Google is pledging to invest $1 billion to develop housing in and around Silicon Valley, where the success of the search giant and its competitors has contributed to soaring home prices.
Over the next decade, the company plans to lease to developers $750 million worth of land it owns in the San Francisco Bay Area to be developed into at least 15,000 new homes.
"As we work to build a more helpful Google, we know our responsibility to help starts at home," Chief Executive Sundar Pichai said in a blog post Tuesday. "For us, that means being a good neighbor in the place where it all began over 20 years ago: the San Francisco Bay Area."
Adding homes will increase supply, but it won't fix the region's problem. Cities have long failed to allow enough housing to be built to meet the demand created by a rush of workers entering the area.
"If (Google) were to build five times that amount – 100,000 units over the next decade – it probably still wouldn't solve the housing crisis," said Jesse Gundersheim, CoStar Group's director of market analytics for the San Francisco Bay Area.
Changes since the dot-com boom
The Bay Area has changed rapidly since Google was a startup, founded in 1998 – as the dot-com boom heated up – by two graduate students at Stanford University. The company has grown into a tech behemoth that employs 45,000 people in the Bay Area, with about half working at its headquarters and offices in Mountain View.
Average apartment rents in Mountain View have doubled since then, to $3,068 a month, according to CoStar Group. Home prices have jumped as well; since early 2015, the median sales price is up nearly 50% to $1.47 million, according to Zillow. The prices put homeownership out of reach even for some tech workers.
The amount of housing has also not grown sharply enough to meet demand as tech companies have hired rapidly, pushing some employees to live far from work, resulting in long commutes that cause heavy traffic congestion. Meanwhile, lower-income workers or retirees are priced out of their longtime homes and have resorted to living in their cars or cramming their families into RVs parked on the street.
Alphabet Inc.-owned Google is "becoming a better neighbor by taking responsibility on building workforce housing on their own sites," said John McAlister, a Mountain View city councilman. "They need to be building the workforce housing because of all the unintended consequences of their growth in the area."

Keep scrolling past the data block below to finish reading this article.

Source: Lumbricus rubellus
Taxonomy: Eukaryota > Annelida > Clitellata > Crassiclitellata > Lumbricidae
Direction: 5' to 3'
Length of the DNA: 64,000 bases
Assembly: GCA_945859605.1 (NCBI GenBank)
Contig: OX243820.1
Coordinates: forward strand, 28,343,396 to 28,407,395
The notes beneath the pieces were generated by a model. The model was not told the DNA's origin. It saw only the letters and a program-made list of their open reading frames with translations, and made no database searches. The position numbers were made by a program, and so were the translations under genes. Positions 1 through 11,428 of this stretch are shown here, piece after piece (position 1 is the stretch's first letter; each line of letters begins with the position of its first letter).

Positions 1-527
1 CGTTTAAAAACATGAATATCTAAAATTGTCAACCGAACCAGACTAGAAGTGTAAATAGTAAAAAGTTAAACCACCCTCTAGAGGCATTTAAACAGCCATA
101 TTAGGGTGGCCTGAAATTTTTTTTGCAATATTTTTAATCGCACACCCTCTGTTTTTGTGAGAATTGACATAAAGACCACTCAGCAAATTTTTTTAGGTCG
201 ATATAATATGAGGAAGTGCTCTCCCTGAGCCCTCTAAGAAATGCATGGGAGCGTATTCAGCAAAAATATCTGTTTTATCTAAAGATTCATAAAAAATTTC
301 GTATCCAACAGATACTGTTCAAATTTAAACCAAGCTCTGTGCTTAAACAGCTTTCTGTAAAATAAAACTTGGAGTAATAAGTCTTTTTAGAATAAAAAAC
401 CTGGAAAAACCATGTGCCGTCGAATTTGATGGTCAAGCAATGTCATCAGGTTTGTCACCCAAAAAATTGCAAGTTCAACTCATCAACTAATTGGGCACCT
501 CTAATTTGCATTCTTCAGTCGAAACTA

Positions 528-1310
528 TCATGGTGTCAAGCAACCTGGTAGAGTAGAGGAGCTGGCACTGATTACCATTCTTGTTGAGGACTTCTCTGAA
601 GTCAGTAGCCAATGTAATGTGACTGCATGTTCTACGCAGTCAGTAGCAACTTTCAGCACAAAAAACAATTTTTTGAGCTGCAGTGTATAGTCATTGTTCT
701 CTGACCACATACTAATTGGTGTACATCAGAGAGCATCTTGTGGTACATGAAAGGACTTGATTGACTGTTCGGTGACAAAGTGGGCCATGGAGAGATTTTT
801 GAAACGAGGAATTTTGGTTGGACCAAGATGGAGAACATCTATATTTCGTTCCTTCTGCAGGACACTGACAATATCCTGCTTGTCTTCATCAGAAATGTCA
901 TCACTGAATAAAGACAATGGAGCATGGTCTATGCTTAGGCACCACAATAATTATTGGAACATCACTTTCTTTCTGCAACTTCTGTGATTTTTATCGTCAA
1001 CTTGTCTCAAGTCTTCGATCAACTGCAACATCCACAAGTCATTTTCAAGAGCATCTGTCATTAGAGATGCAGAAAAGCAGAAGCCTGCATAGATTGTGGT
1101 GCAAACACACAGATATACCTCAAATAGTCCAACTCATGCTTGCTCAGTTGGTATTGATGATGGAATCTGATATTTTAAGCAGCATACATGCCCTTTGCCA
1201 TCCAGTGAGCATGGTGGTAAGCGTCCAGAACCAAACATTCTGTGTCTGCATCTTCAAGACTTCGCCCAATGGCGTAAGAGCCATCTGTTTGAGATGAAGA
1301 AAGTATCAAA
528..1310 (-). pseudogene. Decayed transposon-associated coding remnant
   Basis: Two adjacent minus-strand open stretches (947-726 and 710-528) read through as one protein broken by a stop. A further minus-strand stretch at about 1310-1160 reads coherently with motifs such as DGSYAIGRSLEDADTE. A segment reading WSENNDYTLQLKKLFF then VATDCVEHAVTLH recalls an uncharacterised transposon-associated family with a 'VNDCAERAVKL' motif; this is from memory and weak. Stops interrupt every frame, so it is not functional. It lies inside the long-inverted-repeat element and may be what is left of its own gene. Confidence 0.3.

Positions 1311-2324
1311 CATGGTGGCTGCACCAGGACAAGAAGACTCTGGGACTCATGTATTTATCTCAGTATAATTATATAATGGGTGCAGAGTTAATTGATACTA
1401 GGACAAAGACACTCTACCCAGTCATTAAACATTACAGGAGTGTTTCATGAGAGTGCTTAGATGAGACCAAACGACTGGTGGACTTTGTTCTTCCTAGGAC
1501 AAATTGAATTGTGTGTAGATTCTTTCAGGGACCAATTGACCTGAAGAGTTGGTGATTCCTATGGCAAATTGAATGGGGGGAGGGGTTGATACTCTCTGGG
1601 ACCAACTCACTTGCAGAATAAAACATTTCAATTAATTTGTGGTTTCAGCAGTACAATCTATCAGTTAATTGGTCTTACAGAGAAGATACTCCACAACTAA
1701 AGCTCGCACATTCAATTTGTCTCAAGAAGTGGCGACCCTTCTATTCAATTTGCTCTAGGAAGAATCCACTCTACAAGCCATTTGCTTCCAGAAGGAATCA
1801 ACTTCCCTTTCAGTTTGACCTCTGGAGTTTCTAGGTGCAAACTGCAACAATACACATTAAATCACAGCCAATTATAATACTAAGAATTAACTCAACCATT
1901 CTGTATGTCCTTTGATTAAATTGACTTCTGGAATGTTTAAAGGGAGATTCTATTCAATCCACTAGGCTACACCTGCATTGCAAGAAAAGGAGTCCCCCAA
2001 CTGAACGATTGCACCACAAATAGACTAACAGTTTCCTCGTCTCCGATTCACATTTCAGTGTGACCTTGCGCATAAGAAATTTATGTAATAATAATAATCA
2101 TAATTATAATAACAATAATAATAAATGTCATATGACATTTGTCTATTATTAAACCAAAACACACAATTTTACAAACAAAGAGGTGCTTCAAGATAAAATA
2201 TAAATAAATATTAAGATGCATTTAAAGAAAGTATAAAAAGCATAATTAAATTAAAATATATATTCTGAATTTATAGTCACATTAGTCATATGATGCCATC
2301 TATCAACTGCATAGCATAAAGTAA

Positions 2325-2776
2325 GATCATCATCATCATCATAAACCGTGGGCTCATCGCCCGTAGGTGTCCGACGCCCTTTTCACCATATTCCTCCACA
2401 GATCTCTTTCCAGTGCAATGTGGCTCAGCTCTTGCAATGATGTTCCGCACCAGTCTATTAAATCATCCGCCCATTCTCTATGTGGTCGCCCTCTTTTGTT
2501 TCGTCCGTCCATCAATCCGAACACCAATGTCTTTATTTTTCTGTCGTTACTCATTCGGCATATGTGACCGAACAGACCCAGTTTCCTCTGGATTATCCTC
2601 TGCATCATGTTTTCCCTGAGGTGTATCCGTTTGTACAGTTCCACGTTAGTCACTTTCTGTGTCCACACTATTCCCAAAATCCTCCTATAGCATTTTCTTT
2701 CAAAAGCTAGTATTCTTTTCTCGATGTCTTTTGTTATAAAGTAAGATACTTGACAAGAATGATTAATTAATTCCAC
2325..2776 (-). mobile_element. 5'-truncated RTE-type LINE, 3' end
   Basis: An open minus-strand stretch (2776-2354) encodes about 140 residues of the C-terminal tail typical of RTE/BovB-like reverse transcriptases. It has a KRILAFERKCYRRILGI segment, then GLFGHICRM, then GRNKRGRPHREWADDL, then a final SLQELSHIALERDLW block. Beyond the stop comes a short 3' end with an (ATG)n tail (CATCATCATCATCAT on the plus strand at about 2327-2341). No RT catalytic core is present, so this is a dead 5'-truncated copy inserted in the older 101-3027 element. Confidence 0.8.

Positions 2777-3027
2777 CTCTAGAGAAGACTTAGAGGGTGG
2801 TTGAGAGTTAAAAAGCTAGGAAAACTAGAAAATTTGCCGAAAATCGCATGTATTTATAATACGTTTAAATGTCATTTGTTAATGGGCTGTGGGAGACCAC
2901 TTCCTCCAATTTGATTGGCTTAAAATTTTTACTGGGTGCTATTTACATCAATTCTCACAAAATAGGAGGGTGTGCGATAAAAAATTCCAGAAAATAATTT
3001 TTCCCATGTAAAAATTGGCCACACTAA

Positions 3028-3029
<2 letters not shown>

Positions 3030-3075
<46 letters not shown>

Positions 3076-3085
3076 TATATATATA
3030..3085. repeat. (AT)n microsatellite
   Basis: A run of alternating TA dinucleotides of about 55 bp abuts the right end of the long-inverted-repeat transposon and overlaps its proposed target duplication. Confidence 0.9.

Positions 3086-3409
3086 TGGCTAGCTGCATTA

Bay Area cities that long welcomed tech titans – and tolerated the burdensome effects of their growth – have become increasingly concerned.
'Huge pushback on their growth'
Mountain View recently pushed back: Last year, voters there decided to tax businesses based on their size and how many people the firms employ in the city. Google, as Mountain View's largest private employer, is hit hardest by the tax and is estimated to pay more than $3 million annually. Most of those funds are expected to go toward transportation-related efforts.
"It would be nice for them to think outside the Bay Area to expand to lessen the impact of their success," McAlister said. "I think they are starting to realize that there is a huge pushback on their growth."
Across the Bay Area, tech companies have become synonymous with unprecedented growth and gentrification. Shuttles that ferry tech commuters from San Francisco to Silicon Valley have been derided as "Google buses," and have been sporadically blockaded over the years.
Tech companies have tried to make nice with their critics.
When Apple Inc. built its fancy headquarters in the Silicon Valley city of Cupertino, capable of holding thousands of workers, it paid about $6 million into an affordable housing fund and invested $75 million to improve infrastructure and ease traffic in nearby cities. It still faced objections from housing advocates, who felt the company could do more. This year, Microsoft Corp. pledged $500 million to develop affordable housing in and around its hometown of Seattle, and a group including Menlo Park-based Facebook Inc. launched a similar project in the Bay Area.